LEVINE: How about washing clothes? Where did you . . .
ASSAD: We used to go to the, uh, we used to have a fountain, another fountain, and it was regular good, clear water. It was the same thing as the drinking water. And it was built up like, uh, so that the water would flow, and it had, uh, oh, what could I say? Like we have tubs here, you know, tubs that we have in our homes, only this was built of stone, and it was the whole length, maybe, that was built purposely for people to go to wash clothes. And, uh, the water would run down, and it had, you know, the, a long length of it, and you'd go there and you'd have, you know, you'd put your soap and everything and wash it, and you'd put it in the, in the, uh, water, you know, and rinse them out, and all that. And then if you had time you would take it and you would hang them. They were all different bushes and stuff like that. You would hang your clothes right on there and let it dry and take them home dry.
LEVINE: So would the women of the town, would they meet at the fountain?
ASSAD: Oh, yes, they would meet, oh, yes, yeah. Yeah. They would meet at the, at the fountain. And they all knew that, you know, well, so-and-so goes, you know, at eight o'clock, and so-and-so goes about nine, so that there was always, you know, a time that you, you would go when it was convenient for you, so that you wouldn't be overcrowded at the place. But there was more than one, you know, it wasn't just one spot. There was more than one place.
LEVINE: Yeah. You probably wouldn't know this, because you were so young, but do you know how many people roughly were in the town?
ASSAD: No, I don't.
LEVINE: It's not the kind of thing a child . . .
LEVINE: Um, how about your father? What would he do for enjoyment? Would he get together with . . .
ASSAD: Well, they would get together, you know, with different men, that they would gather together, or they would meet at someone's house, or they would come at my house, or they would take turns, you know, for different things.
LEVINE: Now, what had you heard about America when you were a little girl?
ASSAD: Oh, we heard about America, that it was beautiful, and all we could see was beautiful flowers growing, and, uh, they had, uh, some snapshots that we used to be able to go and look. You know, they used to have these, uh, little, uh, what do you call . . .
LEVINE: I think they're called dioramas . . .
ASSAD: Yeah, you look into them, and they slide different pictures. You just move it, and you'd see a different picture. And they were all so beautiful. And we'd say, "Oh, isn't America beautiful? Oh, isn't America beautiful? And, uh . . .
LEVINE: Well, how was it decided that you would come?
ASSAD: Well, my father, he came here, uh, once before we came. And I don't remember the year he came, but, uh, it was, I'd say, maybe 19, uh, '08 or '09, something like that. And then he came back home . . .
LEVINE: So, in other words, he came here before you were born.
ASSAD: Uh, oh, yes. He came, no, no. This was, yeah, that was before I was born he was here already. He came once. And, uh, then he came back home. And, uh, then he, uh, extended, you know, we had, as I said, we had our home and then we had a doorway that we went into the next room, so that when he came back from here, he had worked and made some money, and he built upstairs where we had the extra bedrooms upstairs, because the family was growing and was getting big, we could use more room. So that's when he built upstairs, he built the whole, he put stairways, and we had the, uh, extra rooms upstairs. And, uh, then after I was born, he decided to come back again here. And when he came back that time, he had intentions of us coming over. He came with the will that we were going to stay here. See, first he came . . .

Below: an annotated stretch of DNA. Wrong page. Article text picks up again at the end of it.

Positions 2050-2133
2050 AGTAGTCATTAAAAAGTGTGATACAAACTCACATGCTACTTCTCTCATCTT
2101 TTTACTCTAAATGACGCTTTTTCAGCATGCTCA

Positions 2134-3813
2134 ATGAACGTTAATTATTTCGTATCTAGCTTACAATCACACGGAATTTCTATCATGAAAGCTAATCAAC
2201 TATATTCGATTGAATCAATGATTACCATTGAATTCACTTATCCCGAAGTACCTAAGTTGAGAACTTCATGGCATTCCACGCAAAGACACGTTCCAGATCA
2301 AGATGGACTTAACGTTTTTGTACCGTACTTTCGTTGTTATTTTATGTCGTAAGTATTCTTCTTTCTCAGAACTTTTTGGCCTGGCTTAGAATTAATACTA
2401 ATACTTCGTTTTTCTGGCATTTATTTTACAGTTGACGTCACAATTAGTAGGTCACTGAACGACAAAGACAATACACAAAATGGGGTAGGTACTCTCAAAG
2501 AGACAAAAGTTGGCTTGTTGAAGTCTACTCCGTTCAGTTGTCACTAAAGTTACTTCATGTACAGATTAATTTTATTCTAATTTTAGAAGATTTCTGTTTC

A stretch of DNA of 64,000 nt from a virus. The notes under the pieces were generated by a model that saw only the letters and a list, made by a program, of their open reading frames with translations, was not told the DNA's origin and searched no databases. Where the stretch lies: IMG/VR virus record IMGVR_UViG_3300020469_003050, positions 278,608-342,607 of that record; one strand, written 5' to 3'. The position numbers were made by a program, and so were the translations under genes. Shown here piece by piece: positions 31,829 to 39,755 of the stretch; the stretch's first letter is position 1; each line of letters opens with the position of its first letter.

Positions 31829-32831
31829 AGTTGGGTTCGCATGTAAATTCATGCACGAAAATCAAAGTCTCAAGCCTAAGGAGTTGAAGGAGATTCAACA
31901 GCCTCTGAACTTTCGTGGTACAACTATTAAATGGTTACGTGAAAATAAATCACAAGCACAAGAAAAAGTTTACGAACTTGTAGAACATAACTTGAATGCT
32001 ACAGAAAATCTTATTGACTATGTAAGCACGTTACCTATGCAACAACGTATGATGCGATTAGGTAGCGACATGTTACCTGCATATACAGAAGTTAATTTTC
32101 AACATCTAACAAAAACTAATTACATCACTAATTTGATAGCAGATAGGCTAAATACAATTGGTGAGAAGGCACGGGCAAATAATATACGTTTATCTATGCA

LEVINE: To make some money . . . A
SSAD: Money, and come back, and then, you know, he was always talking about how nice it was here and, uh, you know, it was a little better, there was a better chance of making a better living, and for, he was thinking of the children more than, you know, for ourselves, uh, I mean, for themselves, my mother and my father, they had plenty to get by on, but they were thinking of the family. And, uh, so my father said that, you know, they would probably have a better change. And, uh, so he came back to America, and, uh, when he was here it was, the war broke out, 1914.
LEVINE: And he was here?
ASSAD: He was here. Well, when he got here and got settled, he tried to send for us, and the ports were closed, so we couldn't come. Then the war wasn't over till about, when he came the second time, he brought my oldest brother with him, my brother Stanley. And when he, when the war broke out, he was old enough to go in the service, so he went in the service. And, uh, but in the meantime my father was trying to get us to come here, so we didn't know that if you had someone in the service you would be preferred, you know, you'd get preference to come here. And, uh, he, uh, so my mother tried with the different agencies out there, too. And, you know, we didn't know about that part of it, you know. All we did was try to say that we would like to come, and we were trying to get passports to come to America, and there was no hope at all. So I don't know how it happened, but my mother happened to hear that if you have anyone, uh, that served in the service, or if you have anybody out there that's a citizen of the country, or anything like that, that you could come. "Well," she says, "my son was in the service out there." So she went back to the agency, and, uh, told him that, you know, my brother had been in the service, and so we opened up the, uh, the chance of trying to get the papers and passports and everything to come here. But it wasn't, this was around 1919 or 1920, and it wasn't until 1921 that we finally got out.